# Voltage divider resistor power disipation [duplicate]

I am trying to create a power supply circuit for the ESP8266, using a voltage divider and a cellphone charger rated at 5V, 1A as power supply.

I have resistors connected like this:

The resistors are rated at 1 - 6 W. Using an online calculator for power dissipation i get 900W per resistor for the ESP8266 max current of 300mA. I am using 3 10K resistors with two in series for the 20K part.

I guess this is the correct reasoning.

Could someone explain if I'm doing something wrong and if this will work?

## marked as duplicate by PeterJ, Community♦Feb 7 '16 at 12:37

• Look at Peter Bennett's answer here : electronics.stackexchange.com/questions/111646/… – Marla Feb 6 '16 at 17:12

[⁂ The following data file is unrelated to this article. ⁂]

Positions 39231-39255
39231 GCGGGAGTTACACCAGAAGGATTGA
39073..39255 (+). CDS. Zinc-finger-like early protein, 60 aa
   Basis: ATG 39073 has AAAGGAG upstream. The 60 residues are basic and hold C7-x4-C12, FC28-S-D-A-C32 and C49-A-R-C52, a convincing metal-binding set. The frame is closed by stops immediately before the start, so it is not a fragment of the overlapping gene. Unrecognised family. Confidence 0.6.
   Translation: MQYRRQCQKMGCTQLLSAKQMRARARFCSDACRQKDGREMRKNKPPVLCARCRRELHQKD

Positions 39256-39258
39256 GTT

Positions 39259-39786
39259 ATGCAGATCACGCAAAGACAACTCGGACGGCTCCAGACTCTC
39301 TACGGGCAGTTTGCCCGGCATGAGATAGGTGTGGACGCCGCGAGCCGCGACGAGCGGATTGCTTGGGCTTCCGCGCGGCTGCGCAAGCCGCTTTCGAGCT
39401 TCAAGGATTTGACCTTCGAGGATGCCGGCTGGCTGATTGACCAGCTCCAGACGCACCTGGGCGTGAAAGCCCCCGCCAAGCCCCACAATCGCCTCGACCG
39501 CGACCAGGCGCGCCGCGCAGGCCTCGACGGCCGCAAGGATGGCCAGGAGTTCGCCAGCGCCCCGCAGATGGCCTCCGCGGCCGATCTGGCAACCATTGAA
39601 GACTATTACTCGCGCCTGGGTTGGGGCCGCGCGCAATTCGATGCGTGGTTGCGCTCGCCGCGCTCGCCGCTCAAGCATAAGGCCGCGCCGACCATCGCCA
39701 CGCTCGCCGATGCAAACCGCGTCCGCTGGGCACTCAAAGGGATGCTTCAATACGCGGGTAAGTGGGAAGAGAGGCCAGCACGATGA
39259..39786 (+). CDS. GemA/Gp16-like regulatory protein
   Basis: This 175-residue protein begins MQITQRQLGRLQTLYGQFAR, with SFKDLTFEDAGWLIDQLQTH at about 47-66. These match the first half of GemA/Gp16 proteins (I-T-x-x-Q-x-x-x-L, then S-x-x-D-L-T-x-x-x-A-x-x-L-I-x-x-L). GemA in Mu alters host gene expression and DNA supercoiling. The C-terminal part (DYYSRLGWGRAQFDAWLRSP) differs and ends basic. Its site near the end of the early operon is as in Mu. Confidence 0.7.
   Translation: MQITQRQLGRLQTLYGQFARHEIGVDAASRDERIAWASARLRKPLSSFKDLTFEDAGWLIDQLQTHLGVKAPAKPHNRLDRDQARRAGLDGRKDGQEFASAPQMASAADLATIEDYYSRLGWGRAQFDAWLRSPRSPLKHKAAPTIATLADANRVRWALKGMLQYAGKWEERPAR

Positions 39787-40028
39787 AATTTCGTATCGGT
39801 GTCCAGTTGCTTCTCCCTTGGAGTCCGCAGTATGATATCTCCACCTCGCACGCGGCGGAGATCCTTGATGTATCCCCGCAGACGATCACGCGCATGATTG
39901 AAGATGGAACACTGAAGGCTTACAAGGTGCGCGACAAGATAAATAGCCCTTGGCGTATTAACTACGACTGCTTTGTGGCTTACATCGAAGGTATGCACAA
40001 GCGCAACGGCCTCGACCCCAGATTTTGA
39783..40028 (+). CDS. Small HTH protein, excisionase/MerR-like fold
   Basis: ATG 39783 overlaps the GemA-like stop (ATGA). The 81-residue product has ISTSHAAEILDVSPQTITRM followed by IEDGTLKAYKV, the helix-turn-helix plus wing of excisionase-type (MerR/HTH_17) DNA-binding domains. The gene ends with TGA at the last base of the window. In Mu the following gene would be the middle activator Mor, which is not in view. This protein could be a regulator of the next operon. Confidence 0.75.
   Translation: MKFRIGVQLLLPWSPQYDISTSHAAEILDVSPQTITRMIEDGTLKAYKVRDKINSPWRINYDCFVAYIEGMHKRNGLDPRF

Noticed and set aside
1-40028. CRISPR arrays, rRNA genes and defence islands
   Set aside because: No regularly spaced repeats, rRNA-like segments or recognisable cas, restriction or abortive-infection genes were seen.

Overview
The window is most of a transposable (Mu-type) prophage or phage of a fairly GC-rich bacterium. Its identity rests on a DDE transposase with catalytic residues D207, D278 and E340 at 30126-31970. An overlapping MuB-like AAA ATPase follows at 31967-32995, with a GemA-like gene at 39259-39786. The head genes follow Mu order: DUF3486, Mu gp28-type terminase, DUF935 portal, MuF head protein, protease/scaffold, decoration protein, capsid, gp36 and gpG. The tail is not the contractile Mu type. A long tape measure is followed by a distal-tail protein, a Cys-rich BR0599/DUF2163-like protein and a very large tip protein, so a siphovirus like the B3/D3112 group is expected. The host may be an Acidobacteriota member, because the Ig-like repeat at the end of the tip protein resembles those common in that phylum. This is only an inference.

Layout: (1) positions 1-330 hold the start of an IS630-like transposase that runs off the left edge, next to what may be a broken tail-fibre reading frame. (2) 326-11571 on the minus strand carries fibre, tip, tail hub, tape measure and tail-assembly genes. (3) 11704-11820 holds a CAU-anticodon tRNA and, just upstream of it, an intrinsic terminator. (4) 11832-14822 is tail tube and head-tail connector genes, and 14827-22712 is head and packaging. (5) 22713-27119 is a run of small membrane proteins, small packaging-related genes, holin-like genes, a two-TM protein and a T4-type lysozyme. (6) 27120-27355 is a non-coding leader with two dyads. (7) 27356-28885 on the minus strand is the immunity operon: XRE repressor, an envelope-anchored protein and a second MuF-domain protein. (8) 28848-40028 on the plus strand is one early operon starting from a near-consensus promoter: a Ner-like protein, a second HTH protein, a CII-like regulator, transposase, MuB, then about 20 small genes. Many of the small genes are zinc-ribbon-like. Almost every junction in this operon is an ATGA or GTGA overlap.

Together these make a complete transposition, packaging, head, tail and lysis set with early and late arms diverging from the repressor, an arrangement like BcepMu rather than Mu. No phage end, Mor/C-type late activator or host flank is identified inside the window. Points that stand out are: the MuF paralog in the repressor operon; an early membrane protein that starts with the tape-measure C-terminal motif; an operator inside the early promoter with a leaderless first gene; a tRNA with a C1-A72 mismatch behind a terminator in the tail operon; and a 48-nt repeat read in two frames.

• A resistor voltage divider is not suitable for use as a power supply. Never. Not ever. – brhans Feb 6 '16 at 17:12
• Yes but I'm asking because i don't have a regulator with me. What will happen in this circuit? Will the resistors melt? – JJ_Jason Feb 6 '16 at 17:17
• The output voltage of the divider will vary depending on the current drawn from the output. Your ESP8266 will effectively be a variable resistor in parallel with the 20 K resistor. I believe the ESP8266 can draw 250 mA or so when transmitting - that would theoreticaly produce 2500 volts across the 10K resistor!! – Peter Bennett Feb 6 '16 at 17:22
• We should have a giant "no, bad dog" sign for any voltage divider power supply question. – Passerby Feb 6 '16 at 17:55